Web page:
The seed was already in local business owner Pita Rosback’s mind. But it was not until after Port McNeill held their town meeting with an international development expert that her idea really took life.
“We do all our talking in the grocery stores,” says Pita, who runs the three ShopRite and Rona stores in this small North Island community. “It can take me an hour just to buy a jug of milk!”
After attending the downtown revitalization workshop, Pita was sure her vision of transforming the large empty parking lot, at her marina-based store, into a public space was needed.
“We don’t sell our town very well,” admits Pita, who runs the family-owned business initially started by her late father in-law in 1956. “We don’t talk about our trails. We don’t talk about our history. We don’t even have proper signs. We need to build on what the locals love – a space that doesn’t need to be manned and isn’t necessarily commercial, but that will draw people together. Then, the visitors will come.”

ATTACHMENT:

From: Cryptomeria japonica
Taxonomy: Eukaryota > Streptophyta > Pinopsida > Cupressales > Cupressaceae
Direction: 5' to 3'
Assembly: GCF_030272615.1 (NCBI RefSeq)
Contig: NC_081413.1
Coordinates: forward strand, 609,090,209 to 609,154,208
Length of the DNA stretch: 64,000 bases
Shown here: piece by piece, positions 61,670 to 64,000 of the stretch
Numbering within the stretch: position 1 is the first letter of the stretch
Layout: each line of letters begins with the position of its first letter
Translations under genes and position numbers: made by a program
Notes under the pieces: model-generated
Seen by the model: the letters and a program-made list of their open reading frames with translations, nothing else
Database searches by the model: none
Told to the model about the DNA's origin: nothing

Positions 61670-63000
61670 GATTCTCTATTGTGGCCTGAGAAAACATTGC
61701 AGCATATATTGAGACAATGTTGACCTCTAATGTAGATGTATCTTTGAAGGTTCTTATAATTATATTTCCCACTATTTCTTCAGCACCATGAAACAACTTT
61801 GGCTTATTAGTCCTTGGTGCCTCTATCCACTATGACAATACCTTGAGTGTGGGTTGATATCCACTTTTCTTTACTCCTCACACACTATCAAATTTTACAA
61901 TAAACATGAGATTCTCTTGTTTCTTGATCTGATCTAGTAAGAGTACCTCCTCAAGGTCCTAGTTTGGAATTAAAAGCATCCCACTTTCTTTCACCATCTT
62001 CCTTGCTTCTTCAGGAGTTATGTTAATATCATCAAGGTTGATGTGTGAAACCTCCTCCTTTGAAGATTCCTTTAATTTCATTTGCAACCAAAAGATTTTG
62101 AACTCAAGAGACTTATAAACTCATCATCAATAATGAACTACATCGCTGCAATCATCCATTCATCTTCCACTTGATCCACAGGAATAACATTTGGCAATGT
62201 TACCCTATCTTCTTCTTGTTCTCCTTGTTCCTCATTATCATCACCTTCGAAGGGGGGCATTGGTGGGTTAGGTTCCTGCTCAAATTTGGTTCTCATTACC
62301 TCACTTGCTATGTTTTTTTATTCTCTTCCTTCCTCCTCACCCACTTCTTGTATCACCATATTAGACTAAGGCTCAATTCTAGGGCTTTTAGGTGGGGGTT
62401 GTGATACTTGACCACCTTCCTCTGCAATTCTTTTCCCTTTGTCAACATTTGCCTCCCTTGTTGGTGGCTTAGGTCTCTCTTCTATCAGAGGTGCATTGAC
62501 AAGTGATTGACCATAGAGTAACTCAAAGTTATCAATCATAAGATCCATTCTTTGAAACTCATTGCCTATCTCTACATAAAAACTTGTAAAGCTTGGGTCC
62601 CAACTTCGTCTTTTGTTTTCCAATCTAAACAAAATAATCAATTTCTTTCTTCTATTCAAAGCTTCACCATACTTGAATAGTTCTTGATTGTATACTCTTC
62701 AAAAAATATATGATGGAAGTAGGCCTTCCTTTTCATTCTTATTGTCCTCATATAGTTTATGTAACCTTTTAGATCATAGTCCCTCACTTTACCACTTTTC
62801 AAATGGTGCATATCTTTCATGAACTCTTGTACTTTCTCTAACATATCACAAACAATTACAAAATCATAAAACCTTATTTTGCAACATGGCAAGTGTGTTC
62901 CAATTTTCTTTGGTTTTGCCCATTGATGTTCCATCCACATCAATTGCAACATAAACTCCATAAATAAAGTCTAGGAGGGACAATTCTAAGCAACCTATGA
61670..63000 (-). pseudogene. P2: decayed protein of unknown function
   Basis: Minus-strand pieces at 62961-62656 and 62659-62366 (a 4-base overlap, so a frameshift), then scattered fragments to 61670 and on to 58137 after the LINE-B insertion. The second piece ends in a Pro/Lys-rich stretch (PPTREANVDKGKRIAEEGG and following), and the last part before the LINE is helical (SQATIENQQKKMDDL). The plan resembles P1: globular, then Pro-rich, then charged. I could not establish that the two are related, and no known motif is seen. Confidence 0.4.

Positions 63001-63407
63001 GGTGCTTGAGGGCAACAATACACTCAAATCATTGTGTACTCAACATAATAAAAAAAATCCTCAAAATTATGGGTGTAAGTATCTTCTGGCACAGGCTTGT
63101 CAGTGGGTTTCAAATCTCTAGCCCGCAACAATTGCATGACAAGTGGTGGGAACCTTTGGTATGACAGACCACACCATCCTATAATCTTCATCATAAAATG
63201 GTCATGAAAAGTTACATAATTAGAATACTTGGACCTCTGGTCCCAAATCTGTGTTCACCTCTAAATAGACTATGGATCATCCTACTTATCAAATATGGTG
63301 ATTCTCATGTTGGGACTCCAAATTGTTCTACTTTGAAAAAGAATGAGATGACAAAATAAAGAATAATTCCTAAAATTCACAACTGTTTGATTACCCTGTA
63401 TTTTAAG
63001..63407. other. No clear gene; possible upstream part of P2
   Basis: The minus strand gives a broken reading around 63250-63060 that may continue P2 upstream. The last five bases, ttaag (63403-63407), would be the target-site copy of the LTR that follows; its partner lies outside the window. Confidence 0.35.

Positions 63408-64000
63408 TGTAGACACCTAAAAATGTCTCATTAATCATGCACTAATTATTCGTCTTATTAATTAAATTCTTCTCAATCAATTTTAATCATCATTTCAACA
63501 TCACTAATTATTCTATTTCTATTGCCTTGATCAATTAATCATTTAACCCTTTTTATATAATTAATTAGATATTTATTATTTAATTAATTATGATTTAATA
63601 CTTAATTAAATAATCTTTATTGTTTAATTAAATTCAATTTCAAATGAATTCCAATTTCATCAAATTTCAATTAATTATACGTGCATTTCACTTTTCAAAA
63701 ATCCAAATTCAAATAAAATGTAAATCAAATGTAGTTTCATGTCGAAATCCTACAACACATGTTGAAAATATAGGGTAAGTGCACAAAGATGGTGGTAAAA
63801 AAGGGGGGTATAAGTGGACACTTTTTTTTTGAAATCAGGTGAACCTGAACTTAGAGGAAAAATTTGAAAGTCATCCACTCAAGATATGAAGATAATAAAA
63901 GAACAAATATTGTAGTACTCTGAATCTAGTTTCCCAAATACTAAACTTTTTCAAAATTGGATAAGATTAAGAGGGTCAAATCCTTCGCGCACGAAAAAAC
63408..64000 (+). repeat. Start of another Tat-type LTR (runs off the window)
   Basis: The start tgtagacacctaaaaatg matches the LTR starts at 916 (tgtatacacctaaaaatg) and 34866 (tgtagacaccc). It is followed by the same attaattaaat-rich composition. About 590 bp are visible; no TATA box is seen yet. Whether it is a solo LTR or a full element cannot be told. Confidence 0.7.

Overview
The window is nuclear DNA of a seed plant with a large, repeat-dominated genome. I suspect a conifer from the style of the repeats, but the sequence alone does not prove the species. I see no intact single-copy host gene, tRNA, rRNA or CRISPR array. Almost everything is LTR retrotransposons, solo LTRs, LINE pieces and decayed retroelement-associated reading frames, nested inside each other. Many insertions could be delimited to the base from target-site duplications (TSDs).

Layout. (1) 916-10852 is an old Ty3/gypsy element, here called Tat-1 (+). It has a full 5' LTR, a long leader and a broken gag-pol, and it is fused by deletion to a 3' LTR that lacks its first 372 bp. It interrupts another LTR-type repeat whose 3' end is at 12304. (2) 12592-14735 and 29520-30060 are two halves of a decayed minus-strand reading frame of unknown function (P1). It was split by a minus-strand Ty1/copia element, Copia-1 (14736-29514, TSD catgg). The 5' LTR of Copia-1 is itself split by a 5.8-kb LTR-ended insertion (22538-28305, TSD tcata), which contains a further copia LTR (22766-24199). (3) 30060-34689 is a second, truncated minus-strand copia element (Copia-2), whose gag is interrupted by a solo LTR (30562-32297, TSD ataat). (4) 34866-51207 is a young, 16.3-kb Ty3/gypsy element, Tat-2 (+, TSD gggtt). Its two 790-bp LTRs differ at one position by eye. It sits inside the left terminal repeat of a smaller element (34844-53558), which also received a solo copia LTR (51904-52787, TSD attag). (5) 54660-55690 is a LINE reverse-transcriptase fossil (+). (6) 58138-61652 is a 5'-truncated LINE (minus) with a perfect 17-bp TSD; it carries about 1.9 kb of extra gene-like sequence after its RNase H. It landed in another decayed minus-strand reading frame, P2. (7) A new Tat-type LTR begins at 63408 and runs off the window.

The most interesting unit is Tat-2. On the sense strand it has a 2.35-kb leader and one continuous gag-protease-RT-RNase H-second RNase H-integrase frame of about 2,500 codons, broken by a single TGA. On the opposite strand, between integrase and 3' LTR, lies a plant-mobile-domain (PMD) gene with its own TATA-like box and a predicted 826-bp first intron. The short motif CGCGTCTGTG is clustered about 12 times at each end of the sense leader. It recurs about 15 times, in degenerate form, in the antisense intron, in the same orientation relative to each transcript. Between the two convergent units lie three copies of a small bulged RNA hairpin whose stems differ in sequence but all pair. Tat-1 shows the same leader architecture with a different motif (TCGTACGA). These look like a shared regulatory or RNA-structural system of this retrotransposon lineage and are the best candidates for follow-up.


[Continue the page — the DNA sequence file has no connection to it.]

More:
The 53-year old mother of three has a very clear plan of how she would like to create an environment where people can “just grab a coffee and go for a walk along the water”. She plans to clear out the property, put in picnic tables and an ice-cream shack that will employ students in the summer, then set up some planters with trees. She also envisions black and white photographs decorating the waterfront on panels that showcase this historic logging town.
“Curb appeal. Signage. Green space. These are just some of the little things that you don’t notice when you actually live here,” says Pita, who was born and raised on the North Island. “For me and my businesses, these are easy steps I can take to help make our area more appealing.”
With an influx of new remote workers and younger families moving or returning to Port McNeill, the demographic change is also pushing a shift in mentality and a rethink of its community identity.
It’s time to get with the times and be proud of where we live,” says Pita. “We need to ‘up our ante’, but I don’t think our town needs to be much different than it is. It’s just about fixing up what we already have, bringing in new ideas and working hand-in-hand with one another.”
The Trust supported this project through the Investment Readiness program.